Several factors have helped shield the company from an economic storm, but the biggest factor is that the company, which is privately held, is debt free,
There are only two routes to go for a wholesale distributing company like House-Hasson Hardware, and neither one involves sitting still.
“One is to grow and get bigger. The other is to face extinction,” House-Hasson President Don Hasson said.
Hasson has decided to avoid extinction.
Since its founding in 1906 by Sam House and C.S. Hasson, the Knoxville company has grown through sales expansion and acquisitions to the point where it is now a $200 million-a-year operation serving 12 states. Despite the recession, House-Hasson is in the midst of another growth phase, with plans for a $1 million expansion at its plant in Forks of the River Industrial Park in East Knox County.
The growth includes adding a 50,000-square-foot storage level to its 350,000-square-foot warehouse in Forks of the River, plus six new truck bays and a 50,000-square-foot parking area to accommodate 60 tractor-trailers it is adding to its distribution fleet. Then, there is the additional work force.
“We have hired a net total of 100 people,” Hasson said.
In October, House-Hasson acquired the distribution company Moore-Handley Inc. of Pelham, Ala., through a bankruptcy auction. House-Hasson added the 25-person sales staff of that company to its own sales staff of 50 and also hired 10 truck drivers in Pelham for an operation it had established there to distribute private-label merchandise.
House-Hasson also operates a warehouse facility in Prichard, W. Va., and has hired 30 more employees there, plus 35 for its Forks of the River operation. The 60 extra trailers at the Knox County facility come from the Moore-Handley acquisition, Hasson said.
The purchase of Moore-Handley for $14.5 million, according to news reports, was a matter of seizing an opportunity, Hasson said. It was another chance to grow. The trend for the last 30 years or more for the wholesale hardware sector has been toward consolidation, leaving fewer – and larger – companies.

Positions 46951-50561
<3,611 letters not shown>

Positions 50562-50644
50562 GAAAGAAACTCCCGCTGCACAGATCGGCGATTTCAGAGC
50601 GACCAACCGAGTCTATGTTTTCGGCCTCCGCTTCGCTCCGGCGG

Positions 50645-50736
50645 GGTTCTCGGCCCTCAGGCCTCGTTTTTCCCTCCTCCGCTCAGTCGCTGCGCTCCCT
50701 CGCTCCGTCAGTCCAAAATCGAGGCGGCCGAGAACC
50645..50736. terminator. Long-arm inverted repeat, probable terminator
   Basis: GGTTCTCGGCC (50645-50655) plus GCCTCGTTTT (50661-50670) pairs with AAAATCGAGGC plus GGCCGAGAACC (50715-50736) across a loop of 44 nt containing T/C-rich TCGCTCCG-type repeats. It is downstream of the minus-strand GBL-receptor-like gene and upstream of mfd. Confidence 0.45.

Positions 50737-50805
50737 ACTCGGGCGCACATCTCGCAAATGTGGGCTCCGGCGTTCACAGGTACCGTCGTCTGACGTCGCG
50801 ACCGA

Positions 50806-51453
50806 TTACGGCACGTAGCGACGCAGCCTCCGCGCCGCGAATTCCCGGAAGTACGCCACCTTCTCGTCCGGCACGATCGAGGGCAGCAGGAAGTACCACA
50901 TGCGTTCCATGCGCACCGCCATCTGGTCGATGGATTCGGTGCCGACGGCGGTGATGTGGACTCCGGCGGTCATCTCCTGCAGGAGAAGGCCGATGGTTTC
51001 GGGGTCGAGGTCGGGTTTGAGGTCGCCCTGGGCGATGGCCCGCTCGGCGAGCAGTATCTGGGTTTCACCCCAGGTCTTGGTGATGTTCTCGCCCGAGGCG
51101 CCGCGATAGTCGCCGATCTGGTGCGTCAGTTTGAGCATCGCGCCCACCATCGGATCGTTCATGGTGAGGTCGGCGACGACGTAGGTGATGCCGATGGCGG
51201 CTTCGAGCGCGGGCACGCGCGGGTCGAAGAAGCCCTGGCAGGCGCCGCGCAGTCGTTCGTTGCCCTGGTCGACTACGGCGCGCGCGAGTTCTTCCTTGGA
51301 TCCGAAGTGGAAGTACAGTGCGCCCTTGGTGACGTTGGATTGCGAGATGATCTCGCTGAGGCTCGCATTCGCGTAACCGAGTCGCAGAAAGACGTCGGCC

“When I was born, there were probably about 500 wholesale hardware companies in the country. Today, there are about 25,” he said.
House-Hasson has been a part of the trend as it has grown through buyouts. It’s first major acquisition was Paris Dunlap Hardware in 1988, followed by Sheffield Hardware in 1997, Persinger Supply in 2007, then Moore-Handley.
As it grew, House-Hasson has gone through four major expansions of its East Knoxville headquarters since 1980. The latest is occurring not only during a time of economic recession, but one in which the housing industry – the segment of the economy that House-Hasson’s business is most closely tied to – has been hit especially hard.
Several factors have helped shield the company from an economic storm, but the biggest factor is that the company, which is privately held, is debt free, Hasson said. It was that way when he joined the family business in 1975. At some point early on, a decision was made to retain earnings and invest them in the business rather than distribute them. Hasson said he has tried to continue that practice since becoming president in 1985.
“Our philosophy has been to retain earnings for the 35 years I have been here, so by doing that over a long period of time you can develop enough retained earnings to buy up some other companies. That has kind of been our strategy,” he said.
This approach helped get the company through the recession and take advantage of opportunities resulting from the recession, such as the Moore-Handley purchase. Still, House-Hasson was not immune to the economic downturn and cash flow in 2009 was about 35 percent less than 2008, Hasson said. Although the credit freeze did not directly affect the company, it hurt House-Hasson customers who sell to the speculative house-building market, according to Hasson. Most House-Hasson customers are smaller, independent hardware stores competing against “big box” chains like Lowe’s home improvement stores and The Home Depot. House-Hasson takes steps to help the independents compete, Hasson said.